Our algorithm proposed takes advantage of the proximity feature to ensure accuracy. It seems as if larger sensing radius will lower the resolution for a sensor can only locate a target in a larger area, however, this is not that true. For if we view this from another aspect, a larger sensing range can also make sure more sensors can detect a target at the same time, according to (1), a small increase in a single sensor node’s uncertainty may lead to a much more decrease in uncertainty when we take a network of sensors that works in a collaborative way into account. Theoretically, if the sensing radius is more than L/2, sensor nodes’ sensing ranges begins to intersect in the space. With larger radius, more sensors will detect the target, and the whole sensing field will be partitioned with finer degree, more patches will be formed, the average size of patch decreases as well, then the localization error determined by patch decreases at the same time. This is because though less information provided by a single sensor, a collaborative network of binary sensors can performance better which is balanced by a quadratic increase in the number of patches. The connectivity feature is fully utilized in this method, and for comparison, the performance of Centroid method and APIT method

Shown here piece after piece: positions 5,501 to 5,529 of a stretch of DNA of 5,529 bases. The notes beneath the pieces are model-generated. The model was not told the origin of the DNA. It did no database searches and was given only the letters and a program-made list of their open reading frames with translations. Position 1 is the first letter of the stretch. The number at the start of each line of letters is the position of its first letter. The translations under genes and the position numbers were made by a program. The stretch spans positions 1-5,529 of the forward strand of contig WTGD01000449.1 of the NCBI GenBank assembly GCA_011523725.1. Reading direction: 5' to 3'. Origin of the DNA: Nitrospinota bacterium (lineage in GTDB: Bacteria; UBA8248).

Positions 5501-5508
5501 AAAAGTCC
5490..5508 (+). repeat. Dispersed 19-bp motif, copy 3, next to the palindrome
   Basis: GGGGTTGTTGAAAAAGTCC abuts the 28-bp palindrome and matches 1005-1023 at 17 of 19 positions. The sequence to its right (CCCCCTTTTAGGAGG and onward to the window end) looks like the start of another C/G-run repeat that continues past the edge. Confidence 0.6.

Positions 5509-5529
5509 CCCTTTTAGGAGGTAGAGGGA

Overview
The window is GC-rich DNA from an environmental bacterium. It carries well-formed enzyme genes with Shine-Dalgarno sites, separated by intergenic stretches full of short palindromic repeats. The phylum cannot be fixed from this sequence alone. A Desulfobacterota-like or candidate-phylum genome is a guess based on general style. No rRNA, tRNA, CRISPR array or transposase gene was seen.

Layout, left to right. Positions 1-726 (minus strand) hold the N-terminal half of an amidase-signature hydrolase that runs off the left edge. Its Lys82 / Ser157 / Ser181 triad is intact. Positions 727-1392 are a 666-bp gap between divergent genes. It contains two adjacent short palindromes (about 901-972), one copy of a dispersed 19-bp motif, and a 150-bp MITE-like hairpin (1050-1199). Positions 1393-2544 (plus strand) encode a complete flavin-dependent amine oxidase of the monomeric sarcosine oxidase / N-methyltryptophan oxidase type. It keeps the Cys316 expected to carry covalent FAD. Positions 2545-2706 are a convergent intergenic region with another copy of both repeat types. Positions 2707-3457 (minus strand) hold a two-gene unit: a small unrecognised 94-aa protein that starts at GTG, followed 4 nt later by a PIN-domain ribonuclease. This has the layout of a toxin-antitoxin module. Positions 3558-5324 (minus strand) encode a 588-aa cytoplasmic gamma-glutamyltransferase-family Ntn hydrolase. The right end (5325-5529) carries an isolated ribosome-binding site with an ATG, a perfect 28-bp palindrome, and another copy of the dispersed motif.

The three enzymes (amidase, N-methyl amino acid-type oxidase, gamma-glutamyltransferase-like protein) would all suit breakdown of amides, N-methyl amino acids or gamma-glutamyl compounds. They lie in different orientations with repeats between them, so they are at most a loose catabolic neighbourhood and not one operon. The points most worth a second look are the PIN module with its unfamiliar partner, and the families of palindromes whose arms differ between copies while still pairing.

based on the connectivity principle are also shown here. The Centroid method simply averages the coordinates of sensors that detect the target as the estimated location of the target, while the APIT method performs location estimation by isolating the environment into triangular regions between beaconing nodes. As can be seen from
, as the connectivity degree increases, more sensors far away from the target will be involved, localization accuracy in the Centroid method will decrease. While better connectivity will improve the performance of both the APIT method and our method, a finer division of the sensing field of our method outperforms the APIT method.
Performance comparison under different connectivity degrees.
Later, we consider a more practical scene that edge effect can’t be ignored. When the sensing radius is above half of the length of the area, namely, U/2, the central part of the sensing region begins to form a large patch, size of which increases with sensing radius, as can be seen from